O God! Please consider my weakness, my shortage of means, and the little respect  people have of me. Oh, most Merciful God! You are the Lord of the oppressed and you are my Lord. To whom would you leave my fate? To a stranger who insults me? Or to an enemy who dominates me? Would I that you have no wrath against me! Your pleasure alone is my objective.”

Saturday 17 January 2015

Si Kaddour ben Ghabrit- Imam of the Grande Mosquée de Paris

Seeing as we're going through the usual cycle holding all Muslims to account for the horrific crimes of a handful of individuals...

The individual pictured below is Si Kaddour ben Ghabrit, the first Imam of the Grande Mosquée de Paris, to this day one of the largest Mosques in France. The Mosque was built in 1926 by the French government as a token of gratitude to French muslims who had fought and died defending their country in the First World War.

When France fell under Nazi occupation in the Summer of 1940, the Mosque first sheltered resistance fighters and North Africans who had escaped from German POW camps, yet the Mosque's actions became most prominent in the Summer of 1942, when the Nazi collaborator regime planned the round-up of Parisian Jews. They were to be handed over to the Germans, before being sent to death camps in the east.

More than 1,700 people are thought to have found short-term shelter in apartments on or near the grounds of the mosque. Ghabrit set up an alert system that allowed fugitives to disappear swiftly in case of a raid - if necessary to the prayer room's women's section, where men were normally not admitted. He wrote numerous false birth certificates making Jewish children into Muslims.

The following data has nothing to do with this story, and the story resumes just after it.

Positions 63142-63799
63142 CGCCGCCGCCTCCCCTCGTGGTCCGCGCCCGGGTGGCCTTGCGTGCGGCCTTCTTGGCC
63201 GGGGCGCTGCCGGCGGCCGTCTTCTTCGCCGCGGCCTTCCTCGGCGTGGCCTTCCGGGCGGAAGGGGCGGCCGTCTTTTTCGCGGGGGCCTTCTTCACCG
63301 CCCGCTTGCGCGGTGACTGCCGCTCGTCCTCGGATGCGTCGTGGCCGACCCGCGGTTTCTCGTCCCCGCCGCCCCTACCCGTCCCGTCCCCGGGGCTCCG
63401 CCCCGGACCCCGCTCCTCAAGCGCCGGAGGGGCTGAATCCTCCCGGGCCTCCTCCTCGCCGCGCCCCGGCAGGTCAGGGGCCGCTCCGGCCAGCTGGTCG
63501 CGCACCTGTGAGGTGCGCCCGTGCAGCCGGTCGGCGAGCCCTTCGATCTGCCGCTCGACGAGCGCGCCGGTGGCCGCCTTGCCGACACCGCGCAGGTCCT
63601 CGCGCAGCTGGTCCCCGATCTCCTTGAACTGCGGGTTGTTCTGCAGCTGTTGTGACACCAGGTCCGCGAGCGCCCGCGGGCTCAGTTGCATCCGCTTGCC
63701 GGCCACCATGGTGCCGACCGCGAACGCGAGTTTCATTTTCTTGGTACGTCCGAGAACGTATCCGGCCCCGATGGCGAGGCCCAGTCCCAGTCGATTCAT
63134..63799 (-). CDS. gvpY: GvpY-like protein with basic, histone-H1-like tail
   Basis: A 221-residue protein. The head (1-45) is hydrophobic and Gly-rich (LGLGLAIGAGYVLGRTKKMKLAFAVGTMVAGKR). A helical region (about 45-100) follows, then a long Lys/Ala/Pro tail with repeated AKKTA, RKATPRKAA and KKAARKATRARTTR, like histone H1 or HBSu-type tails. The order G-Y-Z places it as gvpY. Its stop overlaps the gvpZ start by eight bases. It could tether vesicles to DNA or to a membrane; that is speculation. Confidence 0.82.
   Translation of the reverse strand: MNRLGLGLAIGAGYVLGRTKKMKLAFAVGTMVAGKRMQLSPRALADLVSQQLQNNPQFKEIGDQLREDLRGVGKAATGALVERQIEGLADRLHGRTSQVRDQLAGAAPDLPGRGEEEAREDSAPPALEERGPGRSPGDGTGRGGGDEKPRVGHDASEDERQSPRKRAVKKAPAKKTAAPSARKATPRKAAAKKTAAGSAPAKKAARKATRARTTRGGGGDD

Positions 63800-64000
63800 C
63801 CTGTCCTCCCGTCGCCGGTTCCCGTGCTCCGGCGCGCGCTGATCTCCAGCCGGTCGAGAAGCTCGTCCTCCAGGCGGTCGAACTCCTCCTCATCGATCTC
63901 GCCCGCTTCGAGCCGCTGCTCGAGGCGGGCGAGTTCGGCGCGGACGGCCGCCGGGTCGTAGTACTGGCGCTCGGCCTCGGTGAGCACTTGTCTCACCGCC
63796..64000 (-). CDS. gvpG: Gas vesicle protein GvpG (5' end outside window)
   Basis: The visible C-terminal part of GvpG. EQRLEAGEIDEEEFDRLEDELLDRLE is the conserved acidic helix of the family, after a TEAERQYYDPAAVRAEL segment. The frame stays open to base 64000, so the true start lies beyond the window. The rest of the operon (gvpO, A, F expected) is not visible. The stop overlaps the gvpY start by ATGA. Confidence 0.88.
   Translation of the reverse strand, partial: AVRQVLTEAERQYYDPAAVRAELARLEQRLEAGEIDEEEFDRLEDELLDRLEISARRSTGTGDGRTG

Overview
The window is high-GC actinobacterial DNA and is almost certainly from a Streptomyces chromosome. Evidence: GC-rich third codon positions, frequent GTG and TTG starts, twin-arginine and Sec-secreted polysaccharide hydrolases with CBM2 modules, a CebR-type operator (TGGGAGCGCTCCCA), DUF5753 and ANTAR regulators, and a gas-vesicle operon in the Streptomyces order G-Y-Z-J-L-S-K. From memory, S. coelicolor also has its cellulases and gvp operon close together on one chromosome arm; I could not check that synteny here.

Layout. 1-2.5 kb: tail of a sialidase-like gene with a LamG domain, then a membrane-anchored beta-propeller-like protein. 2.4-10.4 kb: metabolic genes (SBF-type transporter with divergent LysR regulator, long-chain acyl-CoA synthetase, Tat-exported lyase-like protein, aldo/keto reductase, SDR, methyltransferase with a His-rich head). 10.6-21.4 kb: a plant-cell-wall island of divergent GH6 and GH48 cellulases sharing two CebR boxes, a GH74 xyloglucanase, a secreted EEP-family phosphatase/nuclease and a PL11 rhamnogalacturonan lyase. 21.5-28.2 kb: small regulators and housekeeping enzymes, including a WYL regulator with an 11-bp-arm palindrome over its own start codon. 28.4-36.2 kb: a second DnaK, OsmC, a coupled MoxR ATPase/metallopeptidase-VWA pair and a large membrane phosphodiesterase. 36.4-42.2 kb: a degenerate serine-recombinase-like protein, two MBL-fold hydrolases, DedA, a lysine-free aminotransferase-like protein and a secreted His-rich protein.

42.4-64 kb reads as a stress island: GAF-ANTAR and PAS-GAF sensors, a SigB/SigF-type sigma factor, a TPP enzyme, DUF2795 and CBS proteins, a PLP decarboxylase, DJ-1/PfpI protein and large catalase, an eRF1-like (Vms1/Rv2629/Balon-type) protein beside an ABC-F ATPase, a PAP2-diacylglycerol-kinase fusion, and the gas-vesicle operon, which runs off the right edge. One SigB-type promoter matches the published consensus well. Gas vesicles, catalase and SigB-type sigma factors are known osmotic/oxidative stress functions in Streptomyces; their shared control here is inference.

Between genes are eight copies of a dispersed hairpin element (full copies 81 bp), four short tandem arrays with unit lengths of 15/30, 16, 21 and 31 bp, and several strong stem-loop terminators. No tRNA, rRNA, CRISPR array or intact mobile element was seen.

After providing initial sanctuary, the members of the mosque helped smuggle the Jews out to safety in Algeria or Spain, a task enabled by access to Paris's sewers directly beneath the mosque's grounds provided an escape path, as did the mosque's proximity to the city's central wine market on the Seine, saving them from almost certain death at Nazi hands.

In times like this it's important to remember that within living memory there were regimes in Europe seeking to murder minority groups whilst also loudly emphasising their Christian nature. At the same time there were Muslims risking their own lives to save Jews and other victims of persection. As a society we wouldn't tolerate anyone demanding all Christians apologise for the crimes of Vichy France yet some seem happy to act in a similarly idiotic manner in regards to Muslims and the criminals who claim to represent their faith.